I want to Install an exterior NEMA 14-50 (RV plug) and dual 120V GFCIs. (One on each leg). The whole thing is fed from a dedicated 50Amp Dual Pole breaker with 6AWG copper. Is this a proper way to set it up or am I required to get one of the all-in-one RV sub panels? enter image description here

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Also, I want to hang both dual gang boxes on a metal purlin buried in concrete near the workshop structure.

  • In metal boxes, You must take ground to the box first. The recep can usually ground via yoke contact. If not, then pigtail it. Oct 14 '20 at 21:00

You're not allowed to supply NEMA 5-20R receptacles with a 50A circuit breaker. That is dangerous!

I suggest an additional penetration for the new receptacles, which should be put on a 20A breaker(s). You probably don't want to stuff additional wire into the conduit that already has the RV circuit going through it.

If you don't think you'll use both the RV receptacle AND the 20A receptacles at the same time, an alternative is to get a portable power distribution box with a 14-50P inlet plug. These are available for rent at most equipment rental yards that rent generators, too.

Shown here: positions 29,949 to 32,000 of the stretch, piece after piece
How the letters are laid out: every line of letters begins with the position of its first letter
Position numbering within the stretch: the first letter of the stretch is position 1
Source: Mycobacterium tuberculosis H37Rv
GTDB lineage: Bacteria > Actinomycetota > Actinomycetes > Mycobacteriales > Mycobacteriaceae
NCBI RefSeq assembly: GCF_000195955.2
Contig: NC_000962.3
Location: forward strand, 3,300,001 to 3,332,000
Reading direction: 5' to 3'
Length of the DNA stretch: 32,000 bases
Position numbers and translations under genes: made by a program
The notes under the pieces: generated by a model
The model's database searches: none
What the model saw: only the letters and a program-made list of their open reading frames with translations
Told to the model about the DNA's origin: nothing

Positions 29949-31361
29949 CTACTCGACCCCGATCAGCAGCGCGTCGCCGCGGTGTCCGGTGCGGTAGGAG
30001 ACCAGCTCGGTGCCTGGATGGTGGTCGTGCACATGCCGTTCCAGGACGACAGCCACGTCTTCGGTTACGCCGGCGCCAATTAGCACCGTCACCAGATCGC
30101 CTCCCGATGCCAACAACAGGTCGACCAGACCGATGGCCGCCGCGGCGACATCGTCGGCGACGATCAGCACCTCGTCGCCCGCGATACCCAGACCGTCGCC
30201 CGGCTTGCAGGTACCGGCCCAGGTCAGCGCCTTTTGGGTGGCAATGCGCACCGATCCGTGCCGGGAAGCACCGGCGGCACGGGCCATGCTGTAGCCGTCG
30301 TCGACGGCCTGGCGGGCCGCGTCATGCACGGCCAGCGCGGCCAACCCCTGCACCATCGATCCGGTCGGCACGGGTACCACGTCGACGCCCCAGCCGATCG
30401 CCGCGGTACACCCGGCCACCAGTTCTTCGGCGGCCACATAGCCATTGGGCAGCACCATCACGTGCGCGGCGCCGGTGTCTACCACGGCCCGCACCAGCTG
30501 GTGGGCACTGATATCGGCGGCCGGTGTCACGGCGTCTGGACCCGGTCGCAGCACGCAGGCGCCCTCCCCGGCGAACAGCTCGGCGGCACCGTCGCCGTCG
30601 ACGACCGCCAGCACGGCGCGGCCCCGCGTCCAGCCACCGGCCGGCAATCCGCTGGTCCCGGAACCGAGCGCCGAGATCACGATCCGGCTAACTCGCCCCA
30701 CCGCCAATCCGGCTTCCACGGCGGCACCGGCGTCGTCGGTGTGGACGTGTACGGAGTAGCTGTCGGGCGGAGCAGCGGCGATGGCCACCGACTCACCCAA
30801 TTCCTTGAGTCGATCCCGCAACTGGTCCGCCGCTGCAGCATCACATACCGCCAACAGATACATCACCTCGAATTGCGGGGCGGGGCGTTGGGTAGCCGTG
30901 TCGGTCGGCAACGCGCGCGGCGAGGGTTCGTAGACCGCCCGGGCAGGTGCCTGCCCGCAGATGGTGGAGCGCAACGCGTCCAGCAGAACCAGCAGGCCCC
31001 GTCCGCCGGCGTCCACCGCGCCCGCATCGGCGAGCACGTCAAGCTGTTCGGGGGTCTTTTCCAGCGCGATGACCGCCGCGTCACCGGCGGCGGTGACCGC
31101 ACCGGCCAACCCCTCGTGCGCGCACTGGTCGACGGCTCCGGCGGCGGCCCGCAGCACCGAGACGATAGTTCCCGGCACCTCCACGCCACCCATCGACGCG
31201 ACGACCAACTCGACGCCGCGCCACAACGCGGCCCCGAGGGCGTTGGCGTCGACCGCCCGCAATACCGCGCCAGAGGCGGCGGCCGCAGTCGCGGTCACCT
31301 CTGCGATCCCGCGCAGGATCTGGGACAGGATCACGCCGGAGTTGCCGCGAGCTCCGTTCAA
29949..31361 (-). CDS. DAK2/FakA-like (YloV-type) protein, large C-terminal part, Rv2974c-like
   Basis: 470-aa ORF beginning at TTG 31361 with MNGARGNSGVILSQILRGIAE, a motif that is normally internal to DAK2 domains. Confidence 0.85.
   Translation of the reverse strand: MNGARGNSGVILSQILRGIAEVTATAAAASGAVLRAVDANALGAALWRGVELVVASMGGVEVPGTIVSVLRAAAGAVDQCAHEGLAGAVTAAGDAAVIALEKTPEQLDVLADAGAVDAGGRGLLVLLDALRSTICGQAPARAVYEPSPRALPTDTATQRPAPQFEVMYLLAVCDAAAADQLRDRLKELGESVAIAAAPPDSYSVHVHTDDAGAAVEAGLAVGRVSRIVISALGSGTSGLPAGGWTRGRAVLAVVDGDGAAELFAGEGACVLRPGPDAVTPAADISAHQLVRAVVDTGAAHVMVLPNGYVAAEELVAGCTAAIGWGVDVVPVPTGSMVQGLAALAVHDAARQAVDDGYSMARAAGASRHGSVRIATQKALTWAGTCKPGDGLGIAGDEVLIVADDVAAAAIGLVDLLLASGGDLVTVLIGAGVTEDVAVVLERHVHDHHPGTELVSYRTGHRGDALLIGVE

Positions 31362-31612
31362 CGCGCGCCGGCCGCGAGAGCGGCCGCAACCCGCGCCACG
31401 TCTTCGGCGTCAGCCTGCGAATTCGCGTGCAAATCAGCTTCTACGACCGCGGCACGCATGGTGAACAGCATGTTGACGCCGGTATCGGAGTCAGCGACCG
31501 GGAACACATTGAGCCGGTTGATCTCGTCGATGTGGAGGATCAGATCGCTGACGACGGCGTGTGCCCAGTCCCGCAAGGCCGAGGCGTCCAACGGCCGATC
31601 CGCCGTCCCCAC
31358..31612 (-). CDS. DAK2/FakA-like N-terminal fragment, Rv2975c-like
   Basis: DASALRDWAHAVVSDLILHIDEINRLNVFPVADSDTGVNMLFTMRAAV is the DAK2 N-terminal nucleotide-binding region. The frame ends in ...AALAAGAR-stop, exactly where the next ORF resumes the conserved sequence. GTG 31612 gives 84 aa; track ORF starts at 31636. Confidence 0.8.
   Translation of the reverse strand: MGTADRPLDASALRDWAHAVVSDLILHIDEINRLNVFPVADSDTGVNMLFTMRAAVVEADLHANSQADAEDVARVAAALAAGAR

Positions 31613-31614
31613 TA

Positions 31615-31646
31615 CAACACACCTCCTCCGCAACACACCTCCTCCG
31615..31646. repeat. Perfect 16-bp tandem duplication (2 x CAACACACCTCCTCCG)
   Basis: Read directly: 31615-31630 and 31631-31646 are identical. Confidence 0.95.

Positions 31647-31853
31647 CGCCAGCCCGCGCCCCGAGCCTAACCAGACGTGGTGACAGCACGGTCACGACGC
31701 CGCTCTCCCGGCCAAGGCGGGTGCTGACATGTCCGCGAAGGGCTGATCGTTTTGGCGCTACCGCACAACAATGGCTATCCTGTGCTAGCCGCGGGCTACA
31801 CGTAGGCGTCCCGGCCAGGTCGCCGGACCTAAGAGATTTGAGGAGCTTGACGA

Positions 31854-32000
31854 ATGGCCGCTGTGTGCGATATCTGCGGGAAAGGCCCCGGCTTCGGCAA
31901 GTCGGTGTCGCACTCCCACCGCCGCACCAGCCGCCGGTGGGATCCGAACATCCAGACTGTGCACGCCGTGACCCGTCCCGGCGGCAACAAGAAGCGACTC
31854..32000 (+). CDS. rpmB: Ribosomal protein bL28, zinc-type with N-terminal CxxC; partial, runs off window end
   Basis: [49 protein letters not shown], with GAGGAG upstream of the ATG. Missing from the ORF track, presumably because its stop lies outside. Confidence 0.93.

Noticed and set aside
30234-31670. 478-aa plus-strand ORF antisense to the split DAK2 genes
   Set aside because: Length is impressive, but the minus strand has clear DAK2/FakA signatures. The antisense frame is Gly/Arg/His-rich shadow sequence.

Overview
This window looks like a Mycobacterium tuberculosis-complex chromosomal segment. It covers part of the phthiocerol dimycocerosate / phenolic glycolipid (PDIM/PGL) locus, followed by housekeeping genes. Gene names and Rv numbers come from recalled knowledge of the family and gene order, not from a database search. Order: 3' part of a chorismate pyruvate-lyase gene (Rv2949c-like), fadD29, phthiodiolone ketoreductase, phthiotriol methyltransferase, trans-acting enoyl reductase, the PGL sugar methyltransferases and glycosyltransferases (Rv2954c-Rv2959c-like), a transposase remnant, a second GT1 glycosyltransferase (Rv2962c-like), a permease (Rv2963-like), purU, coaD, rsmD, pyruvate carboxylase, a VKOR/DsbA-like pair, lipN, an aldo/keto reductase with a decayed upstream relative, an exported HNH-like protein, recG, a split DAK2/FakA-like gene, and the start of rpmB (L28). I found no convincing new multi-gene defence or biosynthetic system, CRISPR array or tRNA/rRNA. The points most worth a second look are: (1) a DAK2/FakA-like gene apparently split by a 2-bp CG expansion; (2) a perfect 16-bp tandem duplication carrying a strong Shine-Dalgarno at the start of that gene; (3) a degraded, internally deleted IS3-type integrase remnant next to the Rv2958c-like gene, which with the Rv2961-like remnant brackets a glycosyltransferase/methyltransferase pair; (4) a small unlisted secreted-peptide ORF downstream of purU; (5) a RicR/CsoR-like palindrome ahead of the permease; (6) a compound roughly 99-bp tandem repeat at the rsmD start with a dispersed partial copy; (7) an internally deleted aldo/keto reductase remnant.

• 1
    Thanks Jeff. That makes perfect sense now. I do have one of those portable breakout boxes. I think I will have to install the RV sub panel with individual 20A breakers for the 120v circuits. Its a lot bigger footprint, and more money but it has everything i need and feeds from 4 wire 50A feeder already planned and addresses this safety issue.
    – mark f
    Oct 14 '20 at 20:51
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    Feel free to fit an 8-space little CH or QO sub (quite compact), then put the relevant breakers and receptacles off that. Probably a lot cheaper than an RV sub. Oct 14 '20 at 20:58
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    Also there’s nothing wrong with 2-4 circuits in conduit, however doing so breaks the exception that allows 50A on #8 wire, and would oblige use of #6 Oct 14 '20 at 21:01

You're not required to get a all in one RV Park Panel, but it's much simpler to install for the price. Everything is included, meets code requirements, not really that much more in material costs, less labor to install and is a single point connection. Meaning it's hard to screw up. Much better for a DIY.

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